Decode an SQS message within a lambda using Rust

I recently wrote a lambda in Rust that needed me to decode an SQS message and use it within the lambda. This post will help fellow Rust newbies that are trying to decode an SQS message and use it within a lambda. The heart of this post is simply converting a string to a JSON – so please skip this post if you are an experienced Rust programmer. But if you are like me, a non-programmer that has been trying to use Rust well before fully grokking the language, read on.

Note: The code for this example is in this gist.


Background

I am moving to Rust. I have begun using it in my daily tasks. While Qxf2 loves Python I feel like it is time for us to switch to Rust. The business reasons are beyond this post but what I can say is that as a company we will move to Rust in the coming years. This blog post captures an early attempt to use Rust in a practical setting. I feel extremely apprehensive to write such a post. One, the material here is probably too simple for any experienced Rust developer. Two, I am such a n00b that I am not confident that I have done the right thing. If I am wrong, I will simply hide behind Cunningham’s law.


The SQS message format

The lambda I was playing with receives a message from a SQS queue. That queue in turn, gets its message from another lambda that I have no control over. The message format looks something like this:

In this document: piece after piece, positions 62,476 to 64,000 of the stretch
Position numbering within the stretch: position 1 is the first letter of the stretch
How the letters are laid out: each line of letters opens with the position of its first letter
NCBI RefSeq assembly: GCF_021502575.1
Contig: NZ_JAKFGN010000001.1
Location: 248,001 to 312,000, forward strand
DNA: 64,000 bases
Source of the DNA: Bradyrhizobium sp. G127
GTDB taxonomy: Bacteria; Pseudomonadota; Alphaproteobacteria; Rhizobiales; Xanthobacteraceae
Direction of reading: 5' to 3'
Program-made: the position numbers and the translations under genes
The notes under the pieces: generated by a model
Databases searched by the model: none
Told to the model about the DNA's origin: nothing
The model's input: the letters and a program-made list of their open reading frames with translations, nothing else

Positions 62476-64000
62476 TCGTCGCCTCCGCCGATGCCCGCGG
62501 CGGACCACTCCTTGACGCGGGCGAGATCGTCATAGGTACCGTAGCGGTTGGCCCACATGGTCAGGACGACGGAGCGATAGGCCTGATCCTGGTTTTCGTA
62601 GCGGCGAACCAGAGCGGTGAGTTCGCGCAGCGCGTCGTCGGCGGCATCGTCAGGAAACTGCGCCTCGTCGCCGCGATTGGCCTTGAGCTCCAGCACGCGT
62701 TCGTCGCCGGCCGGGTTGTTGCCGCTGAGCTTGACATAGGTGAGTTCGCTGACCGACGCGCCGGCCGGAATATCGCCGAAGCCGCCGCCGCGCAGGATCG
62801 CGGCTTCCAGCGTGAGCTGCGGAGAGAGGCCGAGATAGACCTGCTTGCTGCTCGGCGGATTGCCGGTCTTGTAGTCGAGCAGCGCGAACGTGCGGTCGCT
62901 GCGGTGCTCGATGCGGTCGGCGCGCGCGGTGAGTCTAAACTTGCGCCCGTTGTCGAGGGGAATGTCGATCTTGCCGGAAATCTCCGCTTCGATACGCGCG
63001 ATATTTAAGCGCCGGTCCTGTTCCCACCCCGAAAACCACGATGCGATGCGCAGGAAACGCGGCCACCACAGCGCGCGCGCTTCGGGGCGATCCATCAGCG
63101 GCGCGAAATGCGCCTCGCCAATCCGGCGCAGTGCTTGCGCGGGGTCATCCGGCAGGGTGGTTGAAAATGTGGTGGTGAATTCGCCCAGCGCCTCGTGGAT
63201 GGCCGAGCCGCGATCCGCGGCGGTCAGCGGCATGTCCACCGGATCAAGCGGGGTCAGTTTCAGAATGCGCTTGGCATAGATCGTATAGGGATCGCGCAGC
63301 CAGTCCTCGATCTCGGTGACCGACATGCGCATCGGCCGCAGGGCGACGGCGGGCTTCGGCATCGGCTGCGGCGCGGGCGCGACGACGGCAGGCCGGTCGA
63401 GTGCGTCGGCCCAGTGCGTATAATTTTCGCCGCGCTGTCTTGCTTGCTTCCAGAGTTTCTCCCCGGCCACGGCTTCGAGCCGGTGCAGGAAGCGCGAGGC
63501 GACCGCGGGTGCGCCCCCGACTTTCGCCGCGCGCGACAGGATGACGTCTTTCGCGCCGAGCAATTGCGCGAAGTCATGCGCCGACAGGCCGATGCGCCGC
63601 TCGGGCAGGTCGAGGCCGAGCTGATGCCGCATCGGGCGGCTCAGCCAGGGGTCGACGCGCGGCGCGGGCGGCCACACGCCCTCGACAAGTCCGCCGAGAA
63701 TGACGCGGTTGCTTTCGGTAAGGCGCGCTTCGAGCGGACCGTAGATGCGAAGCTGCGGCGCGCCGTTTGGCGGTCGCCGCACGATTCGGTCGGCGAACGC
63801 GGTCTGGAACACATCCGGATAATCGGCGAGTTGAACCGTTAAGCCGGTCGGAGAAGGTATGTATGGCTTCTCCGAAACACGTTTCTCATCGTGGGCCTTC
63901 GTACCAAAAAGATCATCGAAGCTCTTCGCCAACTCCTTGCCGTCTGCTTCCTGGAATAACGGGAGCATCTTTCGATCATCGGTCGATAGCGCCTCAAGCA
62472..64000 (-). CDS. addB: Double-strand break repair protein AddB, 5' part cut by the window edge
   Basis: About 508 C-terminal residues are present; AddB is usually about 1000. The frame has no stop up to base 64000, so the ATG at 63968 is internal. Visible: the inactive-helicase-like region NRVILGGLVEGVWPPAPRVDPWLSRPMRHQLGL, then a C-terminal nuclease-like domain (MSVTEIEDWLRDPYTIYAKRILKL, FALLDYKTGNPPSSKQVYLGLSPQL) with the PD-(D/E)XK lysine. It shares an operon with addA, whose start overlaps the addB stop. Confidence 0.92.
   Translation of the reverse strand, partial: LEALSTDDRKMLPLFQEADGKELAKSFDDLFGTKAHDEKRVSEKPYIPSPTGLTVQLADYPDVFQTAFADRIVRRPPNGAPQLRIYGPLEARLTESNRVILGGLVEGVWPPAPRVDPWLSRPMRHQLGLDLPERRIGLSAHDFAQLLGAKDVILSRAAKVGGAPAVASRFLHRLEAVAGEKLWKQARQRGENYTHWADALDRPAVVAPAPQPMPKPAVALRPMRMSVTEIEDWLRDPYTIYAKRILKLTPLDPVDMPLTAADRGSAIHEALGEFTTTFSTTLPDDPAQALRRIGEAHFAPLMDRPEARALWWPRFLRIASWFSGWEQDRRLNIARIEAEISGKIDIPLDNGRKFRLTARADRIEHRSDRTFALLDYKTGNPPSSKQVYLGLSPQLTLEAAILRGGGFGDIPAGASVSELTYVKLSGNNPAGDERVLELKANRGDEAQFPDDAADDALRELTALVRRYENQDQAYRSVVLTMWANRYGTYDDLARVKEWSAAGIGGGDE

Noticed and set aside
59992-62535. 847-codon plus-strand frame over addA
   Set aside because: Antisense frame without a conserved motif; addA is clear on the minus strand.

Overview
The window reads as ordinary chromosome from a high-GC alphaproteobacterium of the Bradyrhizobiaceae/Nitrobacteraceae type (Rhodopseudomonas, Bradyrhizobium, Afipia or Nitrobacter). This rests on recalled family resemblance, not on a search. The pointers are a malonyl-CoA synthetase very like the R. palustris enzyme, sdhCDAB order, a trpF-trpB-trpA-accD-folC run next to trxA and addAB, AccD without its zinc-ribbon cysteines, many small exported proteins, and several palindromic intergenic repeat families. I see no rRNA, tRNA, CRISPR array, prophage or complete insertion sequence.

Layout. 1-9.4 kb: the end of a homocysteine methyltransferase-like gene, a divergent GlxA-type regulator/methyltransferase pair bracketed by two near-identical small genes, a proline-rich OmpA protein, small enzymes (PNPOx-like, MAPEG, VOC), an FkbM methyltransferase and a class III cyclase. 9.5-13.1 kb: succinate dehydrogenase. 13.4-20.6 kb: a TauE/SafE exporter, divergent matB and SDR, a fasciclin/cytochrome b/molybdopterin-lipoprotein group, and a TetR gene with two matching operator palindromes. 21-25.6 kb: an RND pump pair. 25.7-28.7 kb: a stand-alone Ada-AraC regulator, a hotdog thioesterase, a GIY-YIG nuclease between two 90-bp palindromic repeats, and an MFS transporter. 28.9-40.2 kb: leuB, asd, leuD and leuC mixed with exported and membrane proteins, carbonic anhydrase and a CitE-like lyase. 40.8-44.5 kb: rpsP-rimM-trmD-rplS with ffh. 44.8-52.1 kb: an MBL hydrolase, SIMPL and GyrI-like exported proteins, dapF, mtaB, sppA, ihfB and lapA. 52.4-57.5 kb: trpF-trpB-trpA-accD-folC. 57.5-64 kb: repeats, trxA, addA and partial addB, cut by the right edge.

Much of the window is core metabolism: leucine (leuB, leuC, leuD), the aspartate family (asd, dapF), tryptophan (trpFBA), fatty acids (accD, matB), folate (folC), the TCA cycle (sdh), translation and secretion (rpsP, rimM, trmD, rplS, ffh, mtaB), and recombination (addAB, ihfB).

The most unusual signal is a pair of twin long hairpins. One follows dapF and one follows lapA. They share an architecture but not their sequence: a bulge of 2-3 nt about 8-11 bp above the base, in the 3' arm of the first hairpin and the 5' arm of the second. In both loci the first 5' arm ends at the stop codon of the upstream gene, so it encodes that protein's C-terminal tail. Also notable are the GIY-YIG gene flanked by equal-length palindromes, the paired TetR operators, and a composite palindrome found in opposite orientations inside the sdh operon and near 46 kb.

{
  "Records": [
    {
      "body": "{\"Message\":\"{\\\"msg\\\": \\\"Some string \\\", 
                               \\\"chat_id\\\": \\\"a channel id\\\", 
                               \\\"user_id\\\":\\\"the user who sent the message\\\"
                              }
             \"}"
    }
  ]
}

My lambda needs `msg` and `chat_id` from the above message. In a well formed JSON, the data could have been accessed like `Records[0].body.Message.msg`. But in this case, `Records[0].body` is a string that needs to be decoded to a JSON. We need to do the same when decoding the value of `Records[0].body.Message`. If this were a larger project that might evolve into something more complex, we would have to write custom deserializers. But I wanted to avoid writing so much code for such a well defined case and decided to take a much easier if less elegant route.

If you have a different kind of JSON you are decoding, you can follow a similar thought process. The trick is to create a struct for each key you see in the JSON. Then, use the serde_json crate to convert Strings to JSON.


A struct for each key